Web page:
Talking to ‘NME’ about the album Tony Hicks attacks ‘so-called ‘Freak Out’ music and progressive pop’ as way above the heads of fans, ‘how can you understand the LSD scene unless you take it? It’s no use doing a Yardbirds lyric – those things just spin your mind.’ Easy to interpret that as an attack on Graham’s emerging tendency. Never innovative in that Yardbirds sense, the Hollies nevertheless use novel ideas, such as the six-string banjo riff on “Stop Stop Stop” (no.2 in November 1966) or the steel-band on “Carrie Anne” (no.3 in June 1967).

The record quoted as being the pivotal reason for Graham leaving the Hollies is “King Midas In Reverse”, with its Greek-mythology metaphor and sweeping baroque string-arrangement. Allan Clarke says ‘I remember sitting down with Graham to work on it, but not to the extent that he did. It was his idea with my ideas inside it. Graham was the one who said, let’s have an orchestra, and get Johnny Scott in to do the score.’ Regarded a chart-failure at the time (it only reached no.18 during September 1967), it must be with some sense of vindication that it is now rightly considered the Hollies’ artistic zenith, and a British psychedelic classic. ‘Yes, I always loved that track, y’know’ Graham tells me. ‘And yes, it was an interesting point because so far, we had all moved our energies towards that point, and we saw that that record was an important record – not to over-blow things. We knew that it was something different for us. And I think it’s remained a favourite – certainly, of mine, since the day we cut it.’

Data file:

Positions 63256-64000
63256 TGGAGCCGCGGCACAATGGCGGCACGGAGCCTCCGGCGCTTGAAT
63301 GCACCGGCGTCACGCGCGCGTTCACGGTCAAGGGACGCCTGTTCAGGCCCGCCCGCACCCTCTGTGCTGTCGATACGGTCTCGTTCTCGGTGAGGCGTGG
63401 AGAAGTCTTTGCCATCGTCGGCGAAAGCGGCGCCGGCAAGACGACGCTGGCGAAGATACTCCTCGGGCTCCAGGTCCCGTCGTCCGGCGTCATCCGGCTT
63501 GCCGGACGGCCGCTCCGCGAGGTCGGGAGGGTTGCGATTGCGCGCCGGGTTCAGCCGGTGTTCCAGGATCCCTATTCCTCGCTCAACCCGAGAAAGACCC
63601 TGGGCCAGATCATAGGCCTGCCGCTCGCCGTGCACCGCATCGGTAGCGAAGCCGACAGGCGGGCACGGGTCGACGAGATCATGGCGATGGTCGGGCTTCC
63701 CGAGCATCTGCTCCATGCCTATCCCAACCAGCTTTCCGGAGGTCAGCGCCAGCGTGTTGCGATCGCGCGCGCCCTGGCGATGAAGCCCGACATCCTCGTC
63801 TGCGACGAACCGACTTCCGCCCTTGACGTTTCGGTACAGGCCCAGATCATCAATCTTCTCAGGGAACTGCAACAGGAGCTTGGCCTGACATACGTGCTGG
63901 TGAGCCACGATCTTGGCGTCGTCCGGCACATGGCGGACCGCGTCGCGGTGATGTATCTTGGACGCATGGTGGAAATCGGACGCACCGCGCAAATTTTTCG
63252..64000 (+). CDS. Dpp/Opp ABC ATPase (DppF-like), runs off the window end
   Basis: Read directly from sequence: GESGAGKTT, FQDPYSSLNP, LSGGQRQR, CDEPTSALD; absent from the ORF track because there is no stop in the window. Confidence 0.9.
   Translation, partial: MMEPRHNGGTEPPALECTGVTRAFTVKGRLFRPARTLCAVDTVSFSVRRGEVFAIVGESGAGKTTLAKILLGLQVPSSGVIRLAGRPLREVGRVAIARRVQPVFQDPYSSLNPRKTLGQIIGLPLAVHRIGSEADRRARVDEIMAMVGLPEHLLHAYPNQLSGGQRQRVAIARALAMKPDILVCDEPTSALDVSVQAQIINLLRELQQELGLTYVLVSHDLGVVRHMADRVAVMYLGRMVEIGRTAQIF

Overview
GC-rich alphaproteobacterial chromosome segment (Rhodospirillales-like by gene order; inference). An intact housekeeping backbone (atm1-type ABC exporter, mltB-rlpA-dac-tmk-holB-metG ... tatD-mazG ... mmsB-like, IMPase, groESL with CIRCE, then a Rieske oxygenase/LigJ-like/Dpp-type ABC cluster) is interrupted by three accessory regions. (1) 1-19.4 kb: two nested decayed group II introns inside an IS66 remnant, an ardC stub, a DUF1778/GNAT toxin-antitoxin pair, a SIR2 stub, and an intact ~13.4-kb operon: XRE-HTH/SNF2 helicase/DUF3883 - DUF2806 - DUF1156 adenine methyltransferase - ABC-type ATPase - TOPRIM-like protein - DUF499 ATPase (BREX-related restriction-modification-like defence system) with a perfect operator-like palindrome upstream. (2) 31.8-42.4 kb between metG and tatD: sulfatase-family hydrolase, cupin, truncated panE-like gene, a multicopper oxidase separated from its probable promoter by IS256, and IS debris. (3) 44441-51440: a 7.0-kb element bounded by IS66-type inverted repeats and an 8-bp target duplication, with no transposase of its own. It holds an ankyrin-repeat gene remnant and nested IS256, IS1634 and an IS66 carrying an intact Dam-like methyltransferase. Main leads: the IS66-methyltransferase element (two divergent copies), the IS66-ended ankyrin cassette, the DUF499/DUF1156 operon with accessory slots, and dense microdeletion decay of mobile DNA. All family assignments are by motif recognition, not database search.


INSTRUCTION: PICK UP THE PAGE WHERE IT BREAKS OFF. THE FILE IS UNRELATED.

There were two wonderfully diverse albums in 1967 – ‘Evolution’ in June, with its lavish sleeve-art designed by the Fool, and ‘Butterfly’ in November. The first has attractively-catchy straight-Pop “When The Light’s Turned On” and a fuzz-guitar addition to “Have You Ever Loved Somebody?” – lifted as a hit for both the Searchers and Paul & Barry Ryan. There’s the sharp three-way harmonies of “You Need Love” and the slyly lascivious “The Games We Play”. But both sets are also caught up in the surging lysergic post-‘Sgt Pepper’ Summer of Love euphoria. There are twee moments, the harpsichord nostalgia of “Ye Olde Toffee Shoppe” on the former, and the ‘Steptoe & Son’ pathos of “Charlie And Fred” on the latter, rampant phasing on ‘Evolution’s fairy-tale “Lullaby To Tim” and sitar-tabla drones on ‘Butterfly’s preposterously overblown “Maker” (‘days of yellow saffron lightning purple skies, melting in the sunbeams from my maker’s eyes’). There’s a lemonade lake with candyfloss snow and classical twiddly-strings on “Butterfly” plus backward-tapes and chiming bells on the stately “Would You Believe”.